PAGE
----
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requirements, needs and concerns for livelihood development. The emergent issues of the discussions and comments from the stakeholders have been summarized below.

The land under the project area is degraded due to excessive pressure on the lands during the last 20-25 years and acute water scarcity. The area receives erratic and scanty rainfall (500-700mm) which leads to water scarcity. There is no network of irrigation canals and no perennial river in the region pass through the project area. During summer season temperatures in the project area rises up to 47C causing desiccation of the plants. Due to high summer temperatures and low rainfall the area is susceptible to droughts. No plantation activity was attempted by the forest department in the project lands due to these harsh ecological conditions.

The above information gathered from the villagers helped to prove that the proposed project activity will be additional in the area.

The project area is degraded cropland and grassland which is generally left fallow and profitable agriculture is carried out on an average interval of three years and only one crop is taken instead of two which is the general trend in the nearby agricultural fields. Thus the agriculture activity shifting to near by area is insignificant and far below 50%.

The milch cattle in the area are stall fed, the cattle feed comprises of agriculture waste as well as fodder crops grown in the adjoining fertile agriculture fields. The unproductive cattle are allowed for open grazing but grazing cannot be possible in the project areas as DS Green has made provision of fencing. Therefore the number of displaced grazing animals due to the project activity is less than 50% of the average grazing capacity of the project area. The above information collected through the PRA exercise indicates that the leakages arising due the project activity would be far below 50%.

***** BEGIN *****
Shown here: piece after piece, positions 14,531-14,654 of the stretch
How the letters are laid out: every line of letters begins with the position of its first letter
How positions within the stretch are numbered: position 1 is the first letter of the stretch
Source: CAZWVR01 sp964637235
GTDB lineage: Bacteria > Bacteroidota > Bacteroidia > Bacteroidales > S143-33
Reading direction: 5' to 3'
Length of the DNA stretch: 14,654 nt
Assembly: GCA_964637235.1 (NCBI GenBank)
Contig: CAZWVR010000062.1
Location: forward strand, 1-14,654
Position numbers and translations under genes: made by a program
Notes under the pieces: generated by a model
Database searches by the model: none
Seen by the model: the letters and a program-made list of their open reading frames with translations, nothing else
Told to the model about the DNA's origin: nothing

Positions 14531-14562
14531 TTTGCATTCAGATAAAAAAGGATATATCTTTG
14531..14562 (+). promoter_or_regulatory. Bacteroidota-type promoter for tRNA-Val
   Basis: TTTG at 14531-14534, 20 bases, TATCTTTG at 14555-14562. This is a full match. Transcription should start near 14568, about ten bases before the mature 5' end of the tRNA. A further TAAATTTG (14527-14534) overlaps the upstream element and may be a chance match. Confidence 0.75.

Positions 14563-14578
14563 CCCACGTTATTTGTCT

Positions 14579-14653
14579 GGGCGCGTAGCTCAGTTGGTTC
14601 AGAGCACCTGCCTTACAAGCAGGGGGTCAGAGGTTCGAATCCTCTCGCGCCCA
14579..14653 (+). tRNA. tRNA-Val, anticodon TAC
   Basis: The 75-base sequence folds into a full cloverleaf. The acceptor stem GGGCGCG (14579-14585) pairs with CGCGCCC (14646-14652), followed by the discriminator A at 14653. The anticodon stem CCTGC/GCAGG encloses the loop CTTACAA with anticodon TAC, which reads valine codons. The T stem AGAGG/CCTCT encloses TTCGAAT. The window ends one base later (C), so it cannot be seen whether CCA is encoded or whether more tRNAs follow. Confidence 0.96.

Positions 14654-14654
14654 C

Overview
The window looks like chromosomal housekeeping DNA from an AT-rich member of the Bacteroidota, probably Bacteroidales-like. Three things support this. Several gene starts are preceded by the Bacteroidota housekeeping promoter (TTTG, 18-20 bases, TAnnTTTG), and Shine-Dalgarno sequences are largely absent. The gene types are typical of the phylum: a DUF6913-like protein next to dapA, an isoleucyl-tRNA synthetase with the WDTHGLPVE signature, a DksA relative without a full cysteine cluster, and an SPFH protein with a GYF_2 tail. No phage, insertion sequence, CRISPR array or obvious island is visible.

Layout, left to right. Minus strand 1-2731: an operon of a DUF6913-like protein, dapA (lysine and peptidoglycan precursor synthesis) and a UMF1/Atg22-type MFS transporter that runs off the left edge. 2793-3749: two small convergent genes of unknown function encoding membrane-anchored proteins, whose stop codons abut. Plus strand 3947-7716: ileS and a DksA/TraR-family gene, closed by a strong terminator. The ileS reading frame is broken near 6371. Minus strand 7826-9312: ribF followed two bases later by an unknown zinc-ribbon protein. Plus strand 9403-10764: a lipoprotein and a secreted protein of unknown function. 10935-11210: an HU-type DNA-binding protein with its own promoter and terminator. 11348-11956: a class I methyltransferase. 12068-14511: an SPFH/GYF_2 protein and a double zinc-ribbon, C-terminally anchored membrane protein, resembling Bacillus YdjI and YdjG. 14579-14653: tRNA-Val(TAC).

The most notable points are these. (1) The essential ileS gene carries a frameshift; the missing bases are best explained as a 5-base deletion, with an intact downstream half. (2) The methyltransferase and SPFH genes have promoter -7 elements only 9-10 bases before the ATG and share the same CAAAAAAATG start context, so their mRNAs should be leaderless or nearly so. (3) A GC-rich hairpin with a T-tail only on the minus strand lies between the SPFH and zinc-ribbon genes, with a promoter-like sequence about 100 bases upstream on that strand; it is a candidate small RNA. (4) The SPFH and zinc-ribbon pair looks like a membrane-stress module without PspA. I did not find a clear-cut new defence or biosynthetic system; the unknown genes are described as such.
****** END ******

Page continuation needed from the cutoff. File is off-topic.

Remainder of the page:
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ILLATIONS From the Participatory Rural Appraisal (PRA) exercise the following inferences have been drawn:

The selected areas for the proposed AR-CDM project are severely affected by due to excessive pressure on the lands during the last 20-25 years and acute water scarcity. The land is degraded in nature. The fertility of the lands is poor and not suitable for profitable agricultural ventures. In few areas, rain fed agriculture is possible once on an average interval of 2 to 3 years.

The climate of the project area is characterized by dryness, and can be classified as semiarid climate. The daily maximum temperature during MayJune ranges from 42 degree C to 47 degree C.

During the semi-structured interviews, farmers understood the basic concept of Clean Development Mechanism [CDM] and its potential benefits. The villagers agreed that the proposed project could enable them to get socio-economic from the project activity and degraded lands, which would have otherwise, kept fallow as no other alternative for these lands, exist.

The displacement of activities due to the project activity is insignificant. Grazing of livestock is not done in the project lands. Livestocks are mostly stall fed in the village. The unproductive cattle are allowed for open grazing but grazing cannot be possible in the project areas as DS Green has made provision of fencing.

The stake holders expect that the project activity would earn them additional means of income through employment generation and credits earned through sequestration of carbon in their trees.

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Enclosure-I: Attendance sheets

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Enclosure-II: Abbreviations/Units